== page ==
Glioblastoma is a rare brain cancer. It is also the most aggressive cancer to originate in the brain. It is characterized by its rapid progression and poor response to most treatments. In most cases, the cause of glioblastoma is not known. A small number of cases evolve from another type of tumor called an astrocytoma. Risk factors for glioblastoma include genetic disorders such as Turcot syndrome and neurofibromatosis, exposure to pesticides, smoking, and a career in petroleum refining or rubber manufacture. Symptoms of glioblastoma include personality changes, headaches, memory loss, seizures, vomiting, and nausea; patients may lose consciousness in late stages. Treatment approaches include anticonvulsants, steroids, chemotherapy, radiation, and surgery. While a small number of patients can survive for several years, treatment is often ineffective, with the tumor relapsing quickly. Five year survival rate is only three percent. To learn more about glioblastoma, click here.

About Ovarian Cancer

Ovarian cancer can appear on or within the ovary. Ovarian cancer rarely causes distinctive symptoms in its early stages, so many patients are often diagnosed with advanced disease. The risk of getting ovarian cancer is connected to how long a female has ovulated during her life; females who ovulate for longer periods are at greater risk. Late menopause or early puberty are risk factors, as are not having children, fertility medication, certain genetic variants and mutations (such as BRCA mutations), and exposure to talc, herbicides, and pesticides. Some symptoms of ovarian cancer include fatigue, bloating, a feeling of fullness, loss of appetite, indigestion, abdominal swelling, and pelvic pain. Treatment can include chemo, radiation, surgery, hormone therapy, and immunotherapy. There are many different kinds of ovarian cancer. Five year survival rate is 45 percent in the US. To learn more about ovarian cancer, click here.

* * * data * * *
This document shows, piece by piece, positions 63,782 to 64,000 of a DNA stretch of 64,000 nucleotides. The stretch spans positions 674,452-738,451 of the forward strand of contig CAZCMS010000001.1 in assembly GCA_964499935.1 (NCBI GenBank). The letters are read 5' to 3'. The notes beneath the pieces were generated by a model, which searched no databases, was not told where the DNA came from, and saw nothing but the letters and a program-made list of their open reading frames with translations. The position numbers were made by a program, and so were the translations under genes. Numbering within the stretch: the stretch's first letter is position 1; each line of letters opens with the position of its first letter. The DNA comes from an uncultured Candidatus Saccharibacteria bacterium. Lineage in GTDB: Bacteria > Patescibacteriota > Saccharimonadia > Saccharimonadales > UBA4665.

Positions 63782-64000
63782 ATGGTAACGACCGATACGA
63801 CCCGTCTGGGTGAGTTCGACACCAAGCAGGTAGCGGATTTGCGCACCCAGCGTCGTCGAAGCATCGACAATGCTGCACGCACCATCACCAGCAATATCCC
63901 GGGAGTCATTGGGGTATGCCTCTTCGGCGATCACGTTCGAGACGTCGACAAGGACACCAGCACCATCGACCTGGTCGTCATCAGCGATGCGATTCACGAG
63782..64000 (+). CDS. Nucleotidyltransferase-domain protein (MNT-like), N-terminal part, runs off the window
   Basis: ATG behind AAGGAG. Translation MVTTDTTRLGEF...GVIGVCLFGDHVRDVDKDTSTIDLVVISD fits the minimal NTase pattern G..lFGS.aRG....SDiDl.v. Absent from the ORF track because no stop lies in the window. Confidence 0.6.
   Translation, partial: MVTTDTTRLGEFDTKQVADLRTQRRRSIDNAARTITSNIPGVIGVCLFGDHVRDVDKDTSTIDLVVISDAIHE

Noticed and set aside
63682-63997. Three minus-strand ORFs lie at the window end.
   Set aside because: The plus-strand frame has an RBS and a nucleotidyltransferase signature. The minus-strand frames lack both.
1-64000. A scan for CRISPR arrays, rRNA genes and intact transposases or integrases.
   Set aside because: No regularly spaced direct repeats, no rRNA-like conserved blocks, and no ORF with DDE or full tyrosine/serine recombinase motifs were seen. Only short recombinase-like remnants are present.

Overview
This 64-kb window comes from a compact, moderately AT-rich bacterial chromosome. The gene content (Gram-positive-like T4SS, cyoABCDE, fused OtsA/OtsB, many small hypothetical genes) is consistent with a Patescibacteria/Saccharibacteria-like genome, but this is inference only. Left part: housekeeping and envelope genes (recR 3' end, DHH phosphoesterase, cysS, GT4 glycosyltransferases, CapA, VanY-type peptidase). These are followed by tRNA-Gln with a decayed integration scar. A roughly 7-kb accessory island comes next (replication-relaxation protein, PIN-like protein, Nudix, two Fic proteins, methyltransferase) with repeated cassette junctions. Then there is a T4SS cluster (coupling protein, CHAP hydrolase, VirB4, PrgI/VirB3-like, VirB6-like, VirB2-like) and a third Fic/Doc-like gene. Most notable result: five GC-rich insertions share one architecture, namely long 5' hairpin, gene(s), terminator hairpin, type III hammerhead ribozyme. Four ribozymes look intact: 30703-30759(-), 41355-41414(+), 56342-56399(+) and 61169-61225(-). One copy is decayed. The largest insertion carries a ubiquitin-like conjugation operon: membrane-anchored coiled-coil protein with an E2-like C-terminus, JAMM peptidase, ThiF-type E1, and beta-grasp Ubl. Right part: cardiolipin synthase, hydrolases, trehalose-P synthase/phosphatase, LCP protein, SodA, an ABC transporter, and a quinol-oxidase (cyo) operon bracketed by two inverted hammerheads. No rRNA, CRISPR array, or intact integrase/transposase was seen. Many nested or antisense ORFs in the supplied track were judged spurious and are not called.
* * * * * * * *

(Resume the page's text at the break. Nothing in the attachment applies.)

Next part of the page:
Why Does it Matter?

The evolution of cancer treatment has been a long and arduous process, but there have definitely been major improvements in recent years and decades. Some of the latest advances, such as immunotherapies and molecularly targeted inhibitors, have allow for major improvements in treatment response across many different cancer forms, all while reducing adverse effects and overall toxicity when compared to earlier approaches like chemotherapy.

However, there are still some cancers that can’t be treated very effectively. In many forms, recurrence or relapse is all too common and many cancers are able to adapt and develop treatment resistance. These continued deficiencies mean that development of new approaches, such as CRISPR, is just as urgent as ever. This study has demonstrated a potential method for this technology to be used effectively in cancer, and the fact that it was able to have impacts in notoriously difficulty forms such as glioblastoma is all the more encouraging.

A major advantage that CRISPR could hold over other treatments is that it can have therapeutic benefit in just one or a handful of doses. Many cancer therapies need to be administered repeatedly for maximum impact, and returns often diminish over time as resistance appears or toxicity increases. While there is still a long way to go before a CRISPR approach would be fully developed for cancers, this study is a substantial step forward.

Check back the Monday of each week for the next installment in this series.